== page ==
Position at 17.00 UTC: 4 degrees 06 minutes north, 80 degrees 55 minutes west
Sorry – I gave the incorrect web address if you want to turn these positions into a dot on a map. The correct address is:
All's well aboard Maunie and we are delighted to be making good progress under sail again. The wind died last night at around 8.00pm so we motored at our most economical engine speed (about 5.5 knots of boat speed) through the night and both slept well in our off-watches. This morning the wind returned – a nice Force 3-4 – so we hoisted the Parasailor once again and are currently doing a steady 5.5 – 6 knots towards our next waypoint off Malpello Rock, a lonely Columbian outpost.
The morning's radio chat revealed that the boats that are 120 miles ahead of us have no wind and are still motoring so, whilst we expect our breeze to die later, we're keeping fingers crossed that it'll hold out as the sailing is just pretty perfect at the moment.
We're eating well, as always. Just before we left Panama City we bought lots of steak and chicken and vacuum-packed it before putting it into the fridge. Last night was an excellent chicken curry and tonight we'll use the minced beef for a chilli so that we can reserve the brilliant fillet steak for later in the week. Lunches are still healthy salads but the lettuce looks as though we only a day or so more to enjoy it before we have to swap to pasta salads. On passage we are a dry ship (apart from lots of water to rehydrate) but have to admit to a cheeky chilled beer each with the curry last night and it was very good!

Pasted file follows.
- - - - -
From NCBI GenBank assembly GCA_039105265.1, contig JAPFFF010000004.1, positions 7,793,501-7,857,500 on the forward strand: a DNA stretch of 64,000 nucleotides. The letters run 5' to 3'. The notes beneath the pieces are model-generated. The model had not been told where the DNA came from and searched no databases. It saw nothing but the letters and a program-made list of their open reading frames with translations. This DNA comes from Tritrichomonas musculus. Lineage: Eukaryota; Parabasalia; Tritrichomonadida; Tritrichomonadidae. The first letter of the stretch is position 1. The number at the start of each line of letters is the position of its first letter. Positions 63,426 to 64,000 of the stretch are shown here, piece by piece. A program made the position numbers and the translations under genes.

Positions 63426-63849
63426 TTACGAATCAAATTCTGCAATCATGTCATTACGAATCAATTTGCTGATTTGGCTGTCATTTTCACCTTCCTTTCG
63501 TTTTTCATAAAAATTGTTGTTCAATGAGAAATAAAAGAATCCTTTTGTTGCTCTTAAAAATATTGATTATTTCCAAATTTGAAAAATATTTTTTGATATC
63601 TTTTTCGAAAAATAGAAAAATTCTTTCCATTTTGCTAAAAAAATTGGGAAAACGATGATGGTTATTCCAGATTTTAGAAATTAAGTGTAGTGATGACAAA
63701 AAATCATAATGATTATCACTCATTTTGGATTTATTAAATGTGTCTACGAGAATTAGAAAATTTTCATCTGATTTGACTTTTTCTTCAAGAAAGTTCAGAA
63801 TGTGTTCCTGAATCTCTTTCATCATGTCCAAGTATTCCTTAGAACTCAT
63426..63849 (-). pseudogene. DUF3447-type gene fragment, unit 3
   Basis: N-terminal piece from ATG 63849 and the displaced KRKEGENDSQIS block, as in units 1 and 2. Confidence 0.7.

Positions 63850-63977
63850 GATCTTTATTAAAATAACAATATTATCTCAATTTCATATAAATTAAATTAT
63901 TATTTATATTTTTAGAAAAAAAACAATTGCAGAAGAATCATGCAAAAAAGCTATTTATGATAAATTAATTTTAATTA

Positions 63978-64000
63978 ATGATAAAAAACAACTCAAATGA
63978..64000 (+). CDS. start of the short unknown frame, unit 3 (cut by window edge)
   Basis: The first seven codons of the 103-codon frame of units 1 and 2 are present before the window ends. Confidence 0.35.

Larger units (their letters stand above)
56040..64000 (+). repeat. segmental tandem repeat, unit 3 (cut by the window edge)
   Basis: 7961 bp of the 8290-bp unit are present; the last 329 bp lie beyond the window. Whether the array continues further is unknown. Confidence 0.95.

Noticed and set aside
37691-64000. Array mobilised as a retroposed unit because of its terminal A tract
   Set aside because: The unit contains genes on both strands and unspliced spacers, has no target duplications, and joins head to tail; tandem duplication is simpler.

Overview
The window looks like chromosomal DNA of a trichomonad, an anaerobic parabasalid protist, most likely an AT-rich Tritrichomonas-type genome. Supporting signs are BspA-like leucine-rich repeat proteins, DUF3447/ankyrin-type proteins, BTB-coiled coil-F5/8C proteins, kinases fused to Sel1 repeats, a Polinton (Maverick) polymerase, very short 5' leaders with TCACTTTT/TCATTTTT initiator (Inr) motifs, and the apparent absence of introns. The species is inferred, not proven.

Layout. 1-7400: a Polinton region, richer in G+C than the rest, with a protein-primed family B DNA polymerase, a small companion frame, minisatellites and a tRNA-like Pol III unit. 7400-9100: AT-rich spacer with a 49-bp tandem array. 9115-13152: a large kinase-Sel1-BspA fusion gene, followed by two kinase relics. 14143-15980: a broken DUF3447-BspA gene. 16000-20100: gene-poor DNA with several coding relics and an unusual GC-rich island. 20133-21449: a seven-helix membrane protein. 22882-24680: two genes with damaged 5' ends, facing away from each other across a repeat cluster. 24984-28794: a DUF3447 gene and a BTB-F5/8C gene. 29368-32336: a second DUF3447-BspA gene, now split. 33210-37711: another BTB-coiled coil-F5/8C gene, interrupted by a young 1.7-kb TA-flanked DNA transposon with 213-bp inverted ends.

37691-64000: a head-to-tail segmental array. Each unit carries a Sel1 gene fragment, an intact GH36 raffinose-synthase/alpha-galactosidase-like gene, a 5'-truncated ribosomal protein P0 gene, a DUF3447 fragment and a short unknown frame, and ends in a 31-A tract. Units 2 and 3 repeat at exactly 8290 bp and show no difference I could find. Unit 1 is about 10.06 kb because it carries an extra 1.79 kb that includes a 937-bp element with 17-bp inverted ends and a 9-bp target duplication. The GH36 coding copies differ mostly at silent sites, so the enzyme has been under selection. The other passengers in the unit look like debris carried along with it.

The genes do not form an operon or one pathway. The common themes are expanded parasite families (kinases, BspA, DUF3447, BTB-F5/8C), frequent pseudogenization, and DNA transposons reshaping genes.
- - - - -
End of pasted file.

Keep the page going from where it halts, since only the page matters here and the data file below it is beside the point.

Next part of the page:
Graham has been playing with his new toy – a GoPro waterproof video camera – so expect some videos on the blog when we find wifi in Galapagos. We are aiming for Isla San Cristobal where the town of Puerto Baquerizo Moreno is said to have good facilities and will be a good base to explore and see the wildlife. The formalities and rules are extremely tricky (Galapagos is a province of Ecuador and is run by the military) so we'll have to employ a local agent to get us through the red tape. Anyway, that's days ahead – meantime we have to keep Maunie sailing without, we hope, too much reliance on the engine.